You’ll never see Deadwood Peak from a car, and unless you’ve spent a lot of time in the Tahoe backcountry, you probably don’t even know that it exists. There are no trip reports, no maps, no guides to skiing Deadwood… until now.  First Internet Descent.

South of Carson Pass, Roundtop peak calls your attention, with jutting cliffs and steep snowfields. But ski up to Roundtop, and across the Summit City drainage, Deadwood peak will call to you.  Big, sprawling, untouched, and steep. The massive Northeast Cirque offers a wall of technical lines (and even some water ice); the north rib offers steep technical bowls, and the northwest bowls offer intriguing mellower lines.  This is the story of backing off from the Northeast Cirque, and skiing those mellower lines.

Leaving Carson Pass at around 9AM on Feb 21st, Bennett, Ben Pope and I set off for the quick skin up to Winnemucca Lake. Weeks without snow had melted out more of the terrain around the lake than when Bennett had been there for scoping it out the previous week, and the remaining snow was wind-blasted and icy… we would often wish that we had brought ski crampons during the day.

From the looker’s left edge of the Round Top ridgeline above Winemucca Lake, we scoped out the options on Deadwood.  The Northeast Cirque was steep, with no clear passage from our perspective- steep cliffs, ice bulges, and the prospect of a 2000-foot boot pack. The bowls off the North Ridge stared straight at us, but it was difficult to judge their angle or how steep the transitions between the bowls would be.

So instead, we settled on the most certain, but most mellow line- working from the summit through the northwest bowls. To approach it, we packed up and dropped into the unknown.  The feeling of those first turns down from the ridgeline into the Summit City drainage was unbelievable- dropping into a basin without tracks, to a mountain which we knew no details about, to attempt a line that we weren’t sure would go.  All my trips have been to the well-worn skintracks, to peaks which are listed in guidebooks and websites.  I knew a few people had ventured out to ski Deadwood Peak, but that’s all that I knew- that somehow, somewhere, it would go.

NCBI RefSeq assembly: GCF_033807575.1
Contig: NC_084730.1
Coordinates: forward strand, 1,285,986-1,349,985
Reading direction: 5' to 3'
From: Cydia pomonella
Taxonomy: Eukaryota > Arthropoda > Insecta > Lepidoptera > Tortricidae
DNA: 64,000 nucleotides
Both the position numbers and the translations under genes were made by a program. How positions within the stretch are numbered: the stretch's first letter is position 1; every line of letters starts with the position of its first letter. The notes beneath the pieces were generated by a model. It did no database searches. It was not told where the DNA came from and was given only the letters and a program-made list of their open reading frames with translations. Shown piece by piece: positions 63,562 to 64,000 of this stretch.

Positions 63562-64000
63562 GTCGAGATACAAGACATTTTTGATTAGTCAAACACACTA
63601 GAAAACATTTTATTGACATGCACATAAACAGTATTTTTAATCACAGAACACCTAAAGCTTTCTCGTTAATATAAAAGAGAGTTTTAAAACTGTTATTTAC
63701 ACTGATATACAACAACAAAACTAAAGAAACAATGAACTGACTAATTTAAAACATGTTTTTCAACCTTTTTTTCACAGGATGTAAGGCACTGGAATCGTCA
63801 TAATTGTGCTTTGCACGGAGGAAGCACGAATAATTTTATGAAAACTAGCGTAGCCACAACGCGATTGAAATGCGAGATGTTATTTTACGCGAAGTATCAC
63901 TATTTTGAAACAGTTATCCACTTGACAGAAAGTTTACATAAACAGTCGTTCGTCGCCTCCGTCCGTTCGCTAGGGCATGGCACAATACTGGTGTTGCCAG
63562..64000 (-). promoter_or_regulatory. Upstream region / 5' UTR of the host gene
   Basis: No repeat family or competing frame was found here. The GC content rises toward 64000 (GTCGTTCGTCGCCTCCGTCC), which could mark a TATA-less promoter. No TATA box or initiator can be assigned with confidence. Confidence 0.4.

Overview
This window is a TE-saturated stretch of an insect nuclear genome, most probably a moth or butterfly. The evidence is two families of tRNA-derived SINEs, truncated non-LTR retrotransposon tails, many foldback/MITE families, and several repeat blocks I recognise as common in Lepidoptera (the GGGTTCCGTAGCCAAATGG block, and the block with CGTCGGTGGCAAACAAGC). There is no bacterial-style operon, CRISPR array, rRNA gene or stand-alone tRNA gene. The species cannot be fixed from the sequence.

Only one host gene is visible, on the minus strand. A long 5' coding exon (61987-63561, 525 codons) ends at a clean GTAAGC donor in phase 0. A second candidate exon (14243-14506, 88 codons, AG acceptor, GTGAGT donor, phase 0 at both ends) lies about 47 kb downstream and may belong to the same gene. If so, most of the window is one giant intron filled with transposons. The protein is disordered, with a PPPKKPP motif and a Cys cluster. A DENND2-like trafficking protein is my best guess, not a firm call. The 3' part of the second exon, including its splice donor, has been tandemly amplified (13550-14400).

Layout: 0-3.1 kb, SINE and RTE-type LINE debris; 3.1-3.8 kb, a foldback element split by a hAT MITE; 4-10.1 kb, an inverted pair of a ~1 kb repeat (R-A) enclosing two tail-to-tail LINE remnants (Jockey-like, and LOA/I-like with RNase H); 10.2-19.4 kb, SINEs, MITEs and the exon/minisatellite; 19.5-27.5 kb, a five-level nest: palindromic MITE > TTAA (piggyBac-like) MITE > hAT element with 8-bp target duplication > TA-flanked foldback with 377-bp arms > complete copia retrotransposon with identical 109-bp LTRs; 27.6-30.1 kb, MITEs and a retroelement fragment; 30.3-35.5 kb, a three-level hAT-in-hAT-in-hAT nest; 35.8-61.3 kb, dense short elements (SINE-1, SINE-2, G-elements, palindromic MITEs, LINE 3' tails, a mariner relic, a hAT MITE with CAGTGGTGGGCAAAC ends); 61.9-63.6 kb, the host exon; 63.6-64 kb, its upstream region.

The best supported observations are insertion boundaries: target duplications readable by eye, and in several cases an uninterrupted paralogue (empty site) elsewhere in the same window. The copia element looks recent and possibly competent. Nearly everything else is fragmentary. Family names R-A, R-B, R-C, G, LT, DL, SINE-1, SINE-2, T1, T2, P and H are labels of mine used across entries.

Alternating between windboard and softening corn, we dropped the 2000′ to the Summit City creek, and after a bit of scouting we found a snowbridge. It was now about 11:00, and we were itching to get up to the summit- with a target turnaround of 2PM and 2500′ of unknown territory, we had to make mileage.

The bowl was gorgeous, but firm- windboard at best, ice at worst, but well-consolidated enough that avalanche danger was minimal.  As the snow got firmer and our switchbacks got tighter at the headwall, we switched to booting, and popped up onto the sun of the ridge.  A mile of horizontal and and 800′ of vertical to go to the summit, with about 40 minutes until our turnaround time.  Piushing the pace, we skinned along the mellow bowls and snowfields of the ridge, eventually running into ice and rocks just below the summit. Skis off, packs off, and with ten minutes until turnaround time, we sprinted up the little headwall to gain the summit ridge.

Summit ridgeline with some cornicing
Icy snow and rocks led us to drop our packs and boot up to the summit, then sprint back down to get back before sunset. Ski crampons could have made life easier.

It was magical- Sonora Pass visible to the south, the Mokelumne river basin just to our south and east, and miles of untouched terrain opening up before us.  Oddly, there were footprints on the ridgeline- coyote footprints, passing right over the summit.  No idea why they were there, but that’s as close as we got to seeing another animal on Deadwood peak.

The summit offered a moment of reflection on the chance to ski an unknown peak and to check off a big stretch goal that had been on my mind since I’d first seen Deadwood Peak from the PCT in 2012.

The clock broke our reverie, and the long trip back home began- linking chalky turns and pockets of powder as we worked back down the ridge, dropping into the heavier snow near the creek, and then beginning the long, hot skin back up to the Roundtop ridgeline. The sun was getting low as we regained the ridgeline, and dropping towards Lake Winemucca the snow was cold and firm on our long way back to the cars.

I’ll be back- from the summit it looked like there were a few good continuous lines down the Northeast Cirque!

Leave a Reply

Your email address will not be published. Required fields are marked *